New York’s rapid response to the swine flu outbreak should serve as a reminder that the city has regained its reputation as a global leader in public health. Dr. Thomas R. Frieden, the city’s health commissioner, has done for public health what a series of police commissioners has done for crime-fighting—he has implemented programs and innovations that have captured the interest of colleagues around the world.
The city’s response to the swine flu outbreak at St. Francis Prep in Queens showed that even large bureaucracies can move quickly, if they are properly funded and if staff and administrators are encouraged to be proactive when faced with a possible threat to the public’s well-being.
By all accounts, the St. Francis students are lucky. They appear to be doing well and are on the road to recovery. They are the beneficiaries of the sort of superb medical care that so many of us take for granted.
Most of all, though, they live in a city that supports a world-class Health Department, one that happens to employ thousands of dedicated, competent professionals who deserve not just our gratitude, but our respect as well. Too often, city workers are forced to endure the taunts of those who see municipal employees not as an asset, but as a drag on the city’s quality of life.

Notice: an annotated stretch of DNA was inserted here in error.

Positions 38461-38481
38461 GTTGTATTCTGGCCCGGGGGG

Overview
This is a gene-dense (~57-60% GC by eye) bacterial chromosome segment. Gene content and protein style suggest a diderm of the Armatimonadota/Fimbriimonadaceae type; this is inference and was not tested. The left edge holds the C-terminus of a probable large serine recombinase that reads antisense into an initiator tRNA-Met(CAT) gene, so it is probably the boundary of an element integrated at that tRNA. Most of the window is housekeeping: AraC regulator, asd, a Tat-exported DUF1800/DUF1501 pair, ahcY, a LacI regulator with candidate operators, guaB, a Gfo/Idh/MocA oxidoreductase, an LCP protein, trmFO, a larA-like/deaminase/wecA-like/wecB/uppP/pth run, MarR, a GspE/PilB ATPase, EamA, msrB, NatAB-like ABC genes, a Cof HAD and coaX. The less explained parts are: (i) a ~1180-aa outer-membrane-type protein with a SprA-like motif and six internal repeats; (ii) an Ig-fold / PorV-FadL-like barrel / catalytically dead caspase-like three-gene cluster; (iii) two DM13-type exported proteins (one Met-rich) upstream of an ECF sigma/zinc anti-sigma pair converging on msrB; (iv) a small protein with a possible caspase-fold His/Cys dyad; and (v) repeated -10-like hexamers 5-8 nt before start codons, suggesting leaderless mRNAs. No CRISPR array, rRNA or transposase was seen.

Their work on swine flu is far from done. The Health Department will remain on high alert, routinely testing the tens of thousands who visit the city’s emergency rooms every day for the flu virus. Two hundred Health Department workers were called in to help deal with the outbreak.
That sort of dedication is exceptional, but it is not an exception. New York employs tens of thousands of workers who would do the same in their respective areas of expertise. Not for the first time, we marvel at the achievements and the spirit of our fellow New Yorkers.